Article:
The record also contains important, conversation-starting songs that could, hopefully, lead us to a better future. The piano-led ‘She’s As Happy As A Man Can Be’ is perhaps the most thought-provoking of these, capturing Matt’s feelings about some of the byproducts of where he and his bandmates grew up. “It was thought of as a bit soppy to wear your heart on your sleeve almost,” Adam offers as an explanation, while Tom nods and points to the difficulties of “shaking off toxic masculinity”.
“You weren’t allowed to express certain sides of yourself,” Matt continues. “It feels odd to still be affected by those things, but you can’t really help it until you face them.” Growing up in the same environment and having known each other for so long brought elements of that emotional restriction into the band, too. “I think it took us a while to think we could do anything other than just be aggressive,” he says. “That was the only level – aggression and expelling those demons and anger in music.”
“It’s quite easy to live in the reality of the screen but, human-to-human, there’s still a lot of kindness there.” - Adam Godfrey
As well as looking inwards, the album casts its gaze outward too – particularly (as on roaring, urgent closer ‘Hades, Baby’) in the direction of the one percent. Ironically, the track was recorded at Abbey Road as part of a session for Amazon Music. “You joked about doing a dirty protest,” Tom grins at Adam as conversation turns to that day. “So you had a bottle and put it on top of the amp.”
“Not just randomly, of course,” Matt reassures us, “but a comment on Amazon workers having to piss in bottles. [That song is] literally about Jeff Bezos. These mega-rich megalomaniacs – who knows what their intentions are, but they’re not going to take any of that [money] with them when they die. What’s the point in amassing such wealth and doing nothing of any good with it?”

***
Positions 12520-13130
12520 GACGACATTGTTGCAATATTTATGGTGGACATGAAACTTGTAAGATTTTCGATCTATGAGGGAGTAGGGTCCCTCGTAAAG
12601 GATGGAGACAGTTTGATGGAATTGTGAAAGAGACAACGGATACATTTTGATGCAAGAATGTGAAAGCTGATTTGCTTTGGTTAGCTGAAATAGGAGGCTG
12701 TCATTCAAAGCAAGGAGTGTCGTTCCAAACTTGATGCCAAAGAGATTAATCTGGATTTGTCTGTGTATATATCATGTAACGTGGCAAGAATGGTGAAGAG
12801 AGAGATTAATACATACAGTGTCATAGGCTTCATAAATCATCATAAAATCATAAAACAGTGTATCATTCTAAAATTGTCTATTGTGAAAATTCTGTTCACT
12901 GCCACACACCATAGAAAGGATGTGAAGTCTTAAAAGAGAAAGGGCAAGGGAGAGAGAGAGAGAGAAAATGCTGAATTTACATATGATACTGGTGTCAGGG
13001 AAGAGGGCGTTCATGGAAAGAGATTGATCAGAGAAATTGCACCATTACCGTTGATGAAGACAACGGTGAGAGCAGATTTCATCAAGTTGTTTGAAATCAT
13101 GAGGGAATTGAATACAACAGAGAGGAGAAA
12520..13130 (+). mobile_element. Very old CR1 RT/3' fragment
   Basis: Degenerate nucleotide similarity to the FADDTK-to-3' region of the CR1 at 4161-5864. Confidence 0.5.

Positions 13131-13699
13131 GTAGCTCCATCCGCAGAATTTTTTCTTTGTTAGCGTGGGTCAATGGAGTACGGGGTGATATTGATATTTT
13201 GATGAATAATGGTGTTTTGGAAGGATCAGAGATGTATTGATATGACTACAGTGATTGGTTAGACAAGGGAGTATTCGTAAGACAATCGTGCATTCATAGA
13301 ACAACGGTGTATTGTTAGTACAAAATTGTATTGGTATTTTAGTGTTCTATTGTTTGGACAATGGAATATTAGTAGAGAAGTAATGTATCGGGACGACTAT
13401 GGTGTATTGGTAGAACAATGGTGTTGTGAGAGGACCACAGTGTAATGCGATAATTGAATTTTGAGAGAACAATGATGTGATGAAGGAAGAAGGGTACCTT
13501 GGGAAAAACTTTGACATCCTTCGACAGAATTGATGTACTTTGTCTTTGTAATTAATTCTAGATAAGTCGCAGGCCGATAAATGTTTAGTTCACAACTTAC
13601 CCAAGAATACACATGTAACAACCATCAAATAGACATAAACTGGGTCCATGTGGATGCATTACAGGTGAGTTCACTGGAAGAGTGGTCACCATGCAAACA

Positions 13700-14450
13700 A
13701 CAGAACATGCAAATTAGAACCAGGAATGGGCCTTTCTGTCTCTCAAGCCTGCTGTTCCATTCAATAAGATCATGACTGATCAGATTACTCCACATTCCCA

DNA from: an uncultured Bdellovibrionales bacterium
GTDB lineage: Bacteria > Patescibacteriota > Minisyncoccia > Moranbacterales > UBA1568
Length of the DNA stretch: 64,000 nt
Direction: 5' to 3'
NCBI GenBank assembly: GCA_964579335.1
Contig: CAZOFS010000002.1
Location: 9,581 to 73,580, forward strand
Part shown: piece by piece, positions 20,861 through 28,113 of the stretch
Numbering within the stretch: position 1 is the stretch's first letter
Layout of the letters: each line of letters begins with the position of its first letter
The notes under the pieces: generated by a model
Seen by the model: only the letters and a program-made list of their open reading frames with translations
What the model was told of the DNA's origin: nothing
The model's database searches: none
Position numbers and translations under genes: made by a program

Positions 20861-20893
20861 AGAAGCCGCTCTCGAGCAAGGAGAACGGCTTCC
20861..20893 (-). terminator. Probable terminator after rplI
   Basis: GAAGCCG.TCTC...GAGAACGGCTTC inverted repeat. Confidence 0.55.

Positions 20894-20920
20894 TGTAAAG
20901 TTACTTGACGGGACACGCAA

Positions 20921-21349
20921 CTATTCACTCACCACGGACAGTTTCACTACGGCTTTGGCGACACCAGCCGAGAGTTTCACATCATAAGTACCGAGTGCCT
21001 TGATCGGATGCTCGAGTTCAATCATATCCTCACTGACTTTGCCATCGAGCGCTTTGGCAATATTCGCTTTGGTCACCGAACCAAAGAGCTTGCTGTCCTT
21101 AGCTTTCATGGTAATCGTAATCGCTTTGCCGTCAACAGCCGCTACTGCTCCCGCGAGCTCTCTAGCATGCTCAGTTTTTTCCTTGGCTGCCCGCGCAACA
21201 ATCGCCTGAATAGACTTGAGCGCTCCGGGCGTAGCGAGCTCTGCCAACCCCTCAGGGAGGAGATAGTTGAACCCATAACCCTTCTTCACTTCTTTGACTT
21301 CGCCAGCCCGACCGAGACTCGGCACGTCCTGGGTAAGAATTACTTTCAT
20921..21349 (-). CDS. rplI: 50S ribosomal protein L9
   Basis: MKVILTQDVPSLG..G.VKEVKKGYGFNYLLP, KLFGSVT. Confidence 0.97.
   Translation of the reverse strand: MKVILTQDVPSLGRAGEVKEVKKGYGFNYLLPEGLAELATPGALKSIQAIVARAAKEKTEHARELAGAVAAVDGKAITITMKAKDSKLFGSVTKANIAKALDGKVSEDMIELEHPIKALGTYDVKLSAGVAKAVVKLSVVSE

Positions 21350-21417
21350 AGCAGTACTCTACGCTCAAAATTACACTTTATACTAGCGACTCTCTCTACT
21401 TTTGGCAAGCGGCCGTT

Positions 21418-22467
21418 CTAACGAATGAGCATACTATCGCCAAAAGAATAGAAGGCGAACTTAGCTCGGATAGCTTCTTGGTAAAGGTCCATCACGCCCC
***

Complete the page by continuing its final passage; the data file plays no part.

“Apparently, Bezos’ ex-wife can’t give her money away quick enough before she just makes more. That’s how rich she is from getting however much money she got from the divorce,” Adam says, shaking his head. “It’s nuts.” “How much did they say it would cost to end third-world hunger?” Matt replies. “About £3 billion or something? [A 2019 report claimed £5 billion could wipe out hunger in Africa] What are the chances she does?”
The former Mrs Bezos might not be about to reach into her pockets and lend a hand, but in their own way, Demob are doing their bit for our world. A key theme on ‘Divine Machines’ is the idea of inspiring change, and – despite all the bad things we’re told about our society – the band still believe in music’s power to connect and reroute the conversation.
“We’re encouraged to look at the world through the lens of pessimism,” Demob’s frontman says. “Because then we’re all sad and the system continues to work. But we’ve always tried to make genuine music we care deeply about, and have never compromised. Our hope is people will hear that, and it’ll inspire people to listen more deeply and, because of that, have a connection to art.
“People are always going to need music; they’re always going to need art,” he affirms. “The human consciousness is extremely adept at sifting through the bullshit."
‘Divine Machines’ is out now via Liberator Music.
As featured in the May 2023 issue of DIY, out now.